Files in this item



application/pdfpaper_156.pdf (663kB)
(no description provided)PDF


Title:The use of investigation video games to teach reasoning skills in the LIS classroom
Author(s):Burgess, John; Wallace, Anna
Subject(s):Reasoning skills
Video games
Research support
Abstract:For librarians engaging in research support and reference services, effective use of reasoning skills is essential to a successful outcome. Abductive reasoning is used to clarify the patron’s request, deductive reasoning is used to select the best resource from among relevant library or publicly available holdings, and inductive reasoning is used during the search process to revise the search string based on the search results. Despite being essential, reasoning skills are difficult to teach in a classroom setting, and few tools exist that are specifically designed to teach these skills for LIS professionals. Using roleplaying exercises is one approach to teaching reasoning skills but doing so has significant limitations. These include scheduling difficulties for asynchronous classroom environments, the challenges in public performance for students working to overcome social anxiety, and the considerable class time required for repetition-based skill learning. This work-in-progress poster discusses the feasibility of using commercially available video games that feature investigation mechanics as a way to teach reasoning skills to students of research support and reference. The concept under investigation is that commercially available games, being designed for entertainment value, are more engaging and available on more platforms than traditional educational games. Using these games to supplement formal instruction provides students with opportunities to practice individually and at their own pace, providing a pedagogical reinforcement tool with flexibility and appeal. Next steps include evaluating student performance in course assignments with and without the use of video game support.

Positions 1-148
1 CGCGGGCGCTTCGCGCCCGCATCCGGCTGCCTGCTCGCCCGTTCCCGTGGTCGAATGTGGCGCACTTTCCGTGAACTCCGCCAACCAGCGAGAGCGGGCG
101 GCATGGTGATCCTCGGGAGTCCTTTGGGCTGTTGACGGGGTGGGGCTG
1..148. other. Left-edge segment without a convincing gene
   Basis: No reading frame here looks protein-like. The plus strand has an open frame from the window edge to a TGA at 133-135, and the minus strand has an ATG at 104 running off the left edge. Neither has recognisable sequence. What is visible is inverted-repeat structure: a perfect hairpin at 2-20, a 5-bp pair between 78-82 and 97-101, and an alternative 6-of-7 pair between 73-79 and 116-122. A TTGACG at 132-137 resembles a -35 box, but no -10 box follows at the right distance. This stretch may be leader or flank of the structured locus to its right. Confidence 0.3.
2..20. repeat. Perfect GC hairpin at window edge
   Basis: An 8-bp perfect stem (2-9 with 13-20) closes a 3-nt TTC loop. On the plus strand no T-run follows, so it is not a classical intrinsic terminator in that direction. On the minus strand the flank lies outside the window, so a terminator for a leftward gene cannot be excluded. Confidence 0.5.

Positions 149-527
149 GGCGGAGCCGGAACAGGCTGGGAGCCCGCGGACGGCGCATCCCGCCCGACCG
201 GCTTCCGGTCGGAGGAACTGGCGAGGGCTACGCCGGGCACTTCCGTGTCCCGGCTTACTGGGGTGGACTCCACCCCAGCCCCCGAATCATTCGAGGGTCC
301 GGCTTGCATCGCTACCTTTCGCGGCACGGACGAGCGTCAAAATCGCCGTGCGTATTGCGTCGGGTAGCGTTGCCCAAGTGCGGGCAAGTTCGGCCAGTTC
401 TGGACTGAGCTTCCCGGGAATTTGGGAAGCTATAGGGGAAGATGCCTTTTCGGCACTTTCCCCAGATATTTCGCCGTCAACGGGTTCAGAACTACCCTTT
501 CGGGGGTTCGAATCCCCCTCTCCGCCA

Issue Date:2019-09-24
Series/Report:Education of information professionals
Information practices
Information services
Genre:Conference Poster
Date Available in IDEALS:2019-08-23

This item appears in the following Collection(s)

Item Statistics